dp.cx blog

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Filed under linux, software, perl, chrome, php, and jekyll

Recently, I switched the software that generates this blog from a custom Perl script that I built to a Jekyll based system.

The migration itself went fairly well. I took a couple of days to get all of the templates in order, and generated pages in another directory. I switched the config so that the output goes to this url instead.

Suddenly, I noticed that my stylesheets were gone. I couldn't find my most recent backup. And unfortunately, I hadn't checked in my CSS to git, so it wasn't available there either.

Luckily, I still had an actual post page open, so I managed to get the CSS for the posts back fairly easily. But the CSS that's used on the list page is a separate file, and is only used on the list pages. I started looking for ways to restore it.

I looked in the Firefox cache. I don't use Firefox very often, and it'd been several weeks prior that I'd looked at my blog page. Chrome/Chromium are the only other browsers I have installed on my primary machine. So I started looking for solutions there.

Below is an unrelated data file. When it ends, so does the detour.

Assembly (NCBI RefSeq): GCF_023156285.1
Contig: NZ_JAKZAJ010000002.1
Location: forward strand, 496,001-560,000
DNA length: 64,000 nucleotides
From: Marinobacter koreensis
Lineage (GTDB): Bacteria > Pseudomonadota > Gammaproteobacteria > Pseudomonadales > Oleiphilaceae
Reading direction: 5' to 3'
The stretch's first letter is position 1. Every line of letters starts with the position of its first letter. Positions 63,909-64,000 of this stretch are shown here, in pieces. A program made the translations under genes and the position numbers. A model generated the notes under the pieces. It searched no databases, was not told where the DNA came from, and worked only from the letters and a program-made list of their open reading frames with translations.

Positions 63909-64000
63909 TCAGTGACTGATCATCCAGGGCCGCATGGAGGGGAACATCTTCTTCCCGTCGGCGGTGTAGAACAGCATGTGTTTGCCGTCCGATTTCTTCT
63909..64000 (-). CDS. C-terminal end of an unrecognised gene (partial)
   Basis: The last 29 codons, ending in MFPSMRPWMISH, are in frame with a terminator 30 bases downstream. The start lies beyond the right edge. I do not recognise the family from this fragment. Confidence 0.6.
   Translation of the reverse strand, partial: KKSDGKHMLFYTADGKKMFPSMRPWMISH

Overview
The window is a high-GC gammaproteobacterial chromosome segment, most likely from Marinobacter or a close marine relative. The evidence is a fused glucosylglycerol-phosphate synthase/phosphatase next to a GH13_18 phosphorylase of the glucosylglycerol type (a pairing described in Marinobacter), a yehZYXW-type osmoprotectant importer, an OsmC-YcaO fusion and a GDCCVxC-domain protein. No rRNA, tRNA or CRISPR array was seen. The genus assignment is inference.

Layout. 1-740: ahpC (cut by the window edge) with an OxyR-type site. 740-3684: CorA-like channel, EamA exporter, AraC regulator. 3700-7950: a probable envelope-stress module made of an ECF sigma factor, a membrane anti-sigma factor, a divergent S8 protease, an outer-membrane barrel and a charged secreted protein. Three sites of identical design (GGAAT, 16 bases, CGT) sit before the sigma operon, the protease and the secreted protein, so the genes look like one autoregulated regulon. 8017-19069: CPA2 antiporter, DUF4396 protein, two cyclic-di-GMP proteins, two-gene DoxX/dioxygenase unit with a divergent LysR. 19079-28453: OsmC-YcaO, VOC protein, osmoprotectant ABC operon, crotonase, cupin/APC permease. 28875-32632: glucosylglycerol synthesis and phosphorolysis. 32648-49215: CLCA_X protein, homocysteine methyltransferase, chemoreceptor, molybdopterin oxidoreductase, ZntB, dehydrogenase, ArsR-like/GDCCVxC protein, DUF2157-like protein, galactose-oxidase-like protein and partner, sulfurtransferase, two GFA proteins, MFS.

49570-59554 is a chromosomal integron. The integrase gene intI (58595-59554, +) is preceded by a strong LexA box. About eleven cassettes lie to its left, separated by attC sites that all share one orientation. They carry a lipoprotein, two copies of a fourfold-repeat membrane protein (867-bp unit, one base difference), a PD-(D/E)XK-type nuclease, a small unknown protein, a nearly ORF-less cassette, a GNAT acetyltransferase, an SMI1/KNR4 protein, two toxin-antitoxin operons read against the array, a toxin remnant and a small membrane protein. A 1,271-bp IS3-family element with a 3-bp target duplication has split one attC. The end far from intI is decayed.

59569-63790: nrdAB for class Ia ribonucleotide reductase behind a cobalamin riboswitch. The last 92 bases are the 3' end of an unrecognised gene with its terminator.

I found out about about:cache, which gave me a list of urls that I've recently visited. I can click on them to see all of the HTTP headers (both in a hex dump view and in plain text), as well as a hex dump of the contents of the url. You can see what data your browser has for this page here and then searching for {{ site.url }}{{ page.url }}.

It's a little difficult to get the contents of a CSS file from a hex dump. Actually, it's not. It's extremely simple to do. Except when the hex dump shows you gzip'd data. Luckily, I found a pretty interesting PHP script that would take the hex dump, and output the actual text.

I won't point out that I had to go through 3 different machines and 4 different browsers before I remembered my Macbook still had a copy, as I'd most recently been working on the blog there.

File restored, blog fixed. Jekyll works. PHP and Chrome saved the day.